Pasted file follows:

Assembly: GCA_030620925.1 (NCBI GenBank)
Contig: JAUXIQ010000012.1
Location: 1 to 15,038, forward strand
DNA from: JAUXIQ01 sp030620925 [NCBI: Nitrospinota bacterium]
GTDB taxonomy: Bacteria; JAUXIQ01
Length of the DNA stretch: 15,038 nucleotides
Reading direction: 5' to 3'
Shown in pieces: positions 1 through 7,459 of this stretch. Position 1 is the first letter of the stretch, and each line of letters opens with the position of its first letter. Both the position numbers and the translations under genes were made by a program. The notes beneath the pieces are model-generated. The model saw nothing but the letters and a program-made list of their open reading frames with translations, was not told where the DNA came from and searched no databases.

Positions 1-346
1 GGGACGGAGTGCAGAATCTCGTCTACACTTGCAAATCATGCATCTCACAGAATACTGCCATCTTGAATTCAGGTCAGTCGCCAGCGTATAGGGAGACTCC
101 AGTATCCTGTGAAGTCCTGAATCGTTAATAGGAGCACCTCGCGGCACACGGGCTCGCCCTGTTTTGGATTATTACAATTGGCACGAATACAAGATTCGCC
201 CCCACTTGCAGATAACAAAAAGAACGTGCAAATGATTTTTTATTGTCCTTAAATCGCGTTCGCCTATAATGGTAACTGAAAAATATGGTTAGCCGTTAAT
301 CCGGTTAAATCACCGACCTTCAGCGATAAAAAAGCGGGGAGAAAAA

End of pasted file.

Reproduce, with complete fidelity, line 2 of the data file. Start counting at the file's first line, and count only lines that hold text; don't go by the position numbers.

Contig: JAUXIQ010000012.1